U.S. Coast Guard Awards



Awarded 25 April 1936

Official citation not on file.

Further details:

On March 24, 1935, the lookout at Point Adams Station reported a trolling vessel in distress of the South Jetty of the Columbia River.  The lifeboat made an attempt to render assistance from the sea but was forced to return to the station because of severe weather conditions then existing.  In the meantime, MoMM1c (L) James A. Conley, accompanied by Surfmen Lynn M. Clapp, Burton L. Shatto and Theodore T. Tibbitts, left the station in a private automobile and proceeded to Fort Stevens where they arranged for transportation to the South Jetty by means of a gasoline railroad speeder belonging to the U.S. Engineers.  The subsequent happenings are described in the following excerpts from affidavits of eye-witnesses:

"A speeder was in readiness upon arrival of the Coast Guard, and shortly afterward the crew was at the scene of the wreck. . .A southwest storm was on.  The wind velocity was about 65 miles per hour and a high surf was running.  The sea was breaking as far out as we could see. The trolling boat was in the break and rapidly drifting shoreward.  Every sea seemed to be breaking over her and finally she listed over until her masts seemed to touch the water, and she failed to right herself. Almost immediately a mass of wreckage appeared where I last saw her.  Lynn Clapp donned his life jacket and a light line was made fast around his waist.  With no hesitance he plunged into the surf, wading as far as possible and then swimming through the high breakers until he reached the man in distress.  After he first reached the man one high breaker tore them apart, but he again reached him and with the aid of the line he brought him safely to the beach.  The rescue party was well organized; there were no delays; no wrangling as to what was to be done or how it should be done. . .It required a man of exceptional strength and swimming ability to battle the high surf, and a man of plenty of 'guts' to attempt the feat.  Lynn Clapp proved that he had both."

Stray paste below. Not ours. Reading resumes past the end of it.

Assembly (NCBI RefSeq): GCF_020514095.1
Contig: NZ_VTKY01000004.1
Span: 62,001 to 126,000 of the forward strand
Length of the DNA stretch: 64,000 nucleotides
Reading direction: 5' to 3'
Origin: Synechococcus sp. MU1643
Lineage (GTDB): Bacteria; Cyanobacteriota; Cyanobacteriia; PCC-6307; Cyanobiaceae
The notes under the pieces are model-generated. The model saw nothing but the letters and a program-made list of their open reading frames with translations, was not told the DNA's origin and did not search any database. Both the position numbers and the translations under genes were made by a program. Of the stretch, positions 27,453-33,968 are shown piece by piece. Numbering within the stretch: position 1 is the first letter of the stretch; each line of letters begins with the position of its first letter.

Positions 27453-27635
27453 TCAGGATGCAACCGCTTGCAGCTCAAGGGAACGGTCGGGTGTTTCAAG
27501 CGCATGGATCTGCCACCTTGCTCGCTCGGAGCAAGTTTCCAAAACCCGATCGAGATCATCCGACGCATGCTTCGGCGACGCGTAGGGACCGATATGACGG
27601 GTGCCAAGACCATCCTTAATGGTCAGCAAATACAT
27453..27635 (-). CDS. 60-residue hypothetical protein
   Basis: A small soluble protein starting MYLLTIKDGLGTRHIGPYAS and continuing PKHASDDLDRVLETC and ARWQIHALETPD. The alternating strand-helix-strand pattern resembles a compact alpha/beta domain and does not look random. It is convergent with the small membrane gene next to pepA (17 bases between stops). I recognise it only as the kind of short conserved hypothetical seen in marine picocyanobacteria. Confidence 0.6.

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Last Modified 10/23/2014